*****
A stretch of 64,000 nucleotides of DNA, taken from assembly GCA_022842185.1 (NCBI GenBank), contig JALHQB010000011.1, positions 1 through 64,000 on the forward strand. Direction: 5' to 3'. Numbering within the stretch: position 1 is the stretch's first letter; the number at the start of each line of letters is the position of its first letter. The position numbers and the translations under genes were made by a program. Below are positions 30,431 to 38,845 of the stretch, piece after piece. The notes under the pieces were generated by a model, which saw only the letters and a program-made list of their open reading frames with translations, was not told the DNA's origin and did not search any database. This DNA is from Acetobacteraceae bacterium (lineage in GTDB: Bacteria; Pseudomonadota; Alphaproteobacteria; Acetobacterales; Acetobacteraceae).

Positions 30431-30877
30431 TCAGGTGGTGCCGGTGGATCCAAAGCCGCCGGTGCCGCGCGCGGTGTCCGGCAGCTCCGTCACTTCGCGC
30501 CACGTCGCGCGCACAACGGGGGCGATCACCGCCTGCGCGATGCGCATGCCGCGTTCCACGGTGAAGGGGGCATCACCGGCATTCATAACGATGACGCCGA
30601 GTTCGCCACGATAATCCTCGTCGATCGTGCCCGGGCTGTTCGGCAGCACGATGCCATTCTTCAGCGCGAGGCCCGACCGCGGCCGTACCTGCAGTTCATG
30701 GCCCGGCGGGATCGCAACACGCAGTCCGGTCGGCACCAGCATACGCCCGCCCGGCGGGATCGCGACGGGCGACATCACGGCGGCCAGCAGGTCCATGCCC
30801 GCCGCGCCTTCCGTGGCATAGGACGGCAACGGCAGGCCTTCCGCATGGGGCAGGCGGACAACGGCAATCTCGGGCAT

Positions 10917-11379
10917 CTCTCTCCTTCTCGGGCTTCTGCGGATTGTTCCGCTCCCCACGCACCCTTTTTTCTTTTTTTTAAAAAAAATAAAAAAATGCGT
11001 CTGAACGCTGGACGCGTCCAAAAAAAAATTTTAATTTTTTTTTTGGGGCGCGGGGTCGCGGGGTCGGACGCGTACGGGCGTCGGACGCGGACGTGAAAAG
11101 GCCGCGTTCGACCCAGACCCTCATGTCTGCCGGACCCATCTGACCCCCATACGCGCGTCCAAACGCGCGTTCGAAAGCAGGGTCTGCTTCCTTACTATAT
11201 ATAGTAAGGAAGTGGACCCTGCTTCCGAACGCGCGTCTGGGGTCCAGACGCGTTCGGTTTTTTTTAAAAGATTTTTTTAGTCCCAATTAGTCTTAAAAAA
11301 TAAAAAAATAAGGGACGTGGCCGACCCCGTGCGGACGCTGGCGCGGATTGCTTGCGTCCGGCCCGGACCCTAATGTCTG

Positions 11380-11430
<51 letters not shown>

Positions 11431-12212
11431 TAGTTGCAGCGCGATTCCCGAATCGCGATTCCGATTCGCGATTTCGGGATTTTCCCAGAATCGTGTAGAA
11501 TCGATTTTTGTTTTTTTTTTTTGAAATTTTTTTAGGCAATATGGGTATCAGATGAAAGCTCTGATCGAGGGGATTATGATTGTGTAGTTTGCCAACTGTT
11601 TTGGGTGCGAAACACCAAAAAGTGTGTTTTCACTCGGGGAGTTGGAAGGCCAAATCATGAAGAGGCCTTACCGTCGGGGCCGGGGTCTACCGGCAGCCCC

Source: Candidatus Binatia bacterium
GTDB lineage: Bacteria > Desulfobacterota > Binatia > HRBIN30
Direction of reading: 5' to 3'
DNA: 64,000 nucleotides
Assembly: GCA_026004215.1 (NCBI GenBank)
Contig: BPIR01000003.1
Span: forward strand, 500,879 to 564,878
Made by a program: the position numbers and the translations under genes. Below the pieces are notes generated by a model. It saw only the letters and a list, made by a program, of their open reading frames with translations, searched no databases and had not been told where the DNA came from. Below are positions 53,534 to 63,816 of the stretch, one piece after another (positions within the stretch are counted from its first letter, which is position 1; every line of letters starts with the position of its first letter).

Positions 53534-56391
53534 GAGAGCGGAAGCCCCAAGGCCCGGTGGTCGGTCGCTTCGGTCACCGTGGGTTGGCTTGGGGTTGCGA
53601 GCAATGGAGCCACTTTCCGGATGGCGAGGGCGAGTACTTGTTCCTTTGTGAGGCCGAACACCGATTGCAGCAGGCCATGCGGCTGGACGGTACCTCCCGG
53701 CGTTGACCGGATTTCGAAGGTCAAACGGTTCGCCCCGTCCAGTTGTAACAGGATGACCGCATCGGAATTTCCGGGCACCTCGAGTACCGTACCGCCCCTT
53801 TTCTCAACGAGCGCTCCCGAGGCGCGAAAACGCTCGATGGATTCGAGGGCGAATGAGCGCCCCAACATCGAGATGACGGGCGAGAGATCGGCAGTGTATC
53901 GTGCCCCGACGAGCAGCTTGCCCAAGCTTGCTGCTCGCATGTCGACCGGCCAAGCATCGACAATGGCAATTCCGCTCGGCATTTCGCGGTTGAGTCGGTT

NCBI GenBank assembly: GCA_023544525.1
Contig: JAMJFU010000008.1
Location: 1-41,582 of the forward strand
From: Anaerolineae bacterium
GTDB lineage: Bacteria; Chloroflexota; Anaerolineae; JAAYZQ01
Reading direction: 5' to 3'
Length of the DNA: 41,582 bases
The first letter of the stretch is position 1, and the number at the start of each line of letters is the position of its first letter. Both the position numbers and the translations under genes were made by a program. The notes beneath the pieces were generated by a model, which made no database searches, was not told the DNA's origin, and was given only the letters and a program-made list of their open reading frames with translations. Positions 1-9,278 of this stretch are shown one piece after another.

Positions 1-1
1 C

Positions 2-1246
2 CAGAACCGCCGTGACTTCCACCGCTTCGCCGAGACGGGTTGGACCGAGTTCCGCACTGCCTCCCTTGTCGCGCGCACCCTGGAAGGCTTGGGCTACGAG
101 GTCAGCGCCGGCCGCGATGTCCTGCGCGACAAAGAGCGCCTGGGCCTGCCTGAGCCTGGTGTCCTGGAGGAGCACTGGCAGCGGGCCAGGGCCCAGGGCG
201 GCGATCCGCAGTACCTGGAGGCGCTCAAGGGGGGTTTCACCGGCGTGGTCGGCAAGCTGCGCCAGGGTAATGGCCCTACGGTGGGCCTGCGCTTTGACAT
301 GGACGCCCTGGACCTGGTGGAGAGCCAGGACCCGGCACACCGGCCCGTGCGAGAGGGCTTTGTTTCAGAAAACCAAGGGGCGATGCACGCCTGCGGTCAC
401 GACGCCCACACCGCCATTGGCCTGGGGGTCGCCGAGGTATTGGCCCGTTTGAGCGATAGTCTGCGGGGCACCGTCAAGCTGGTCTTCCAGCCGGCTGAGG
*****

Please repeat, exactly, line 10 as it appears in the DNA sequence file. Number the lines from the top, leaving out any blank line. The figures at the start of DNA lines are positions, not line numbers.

11001 CTGAACGCTGGACGCGTCCAAAAAAAAATTTTAATTTTTTTTTTGGGGCGCGGGGTCGCGGGGTCGGACGCGTACGGGCGTCGGACGCGGACGTGAAAAG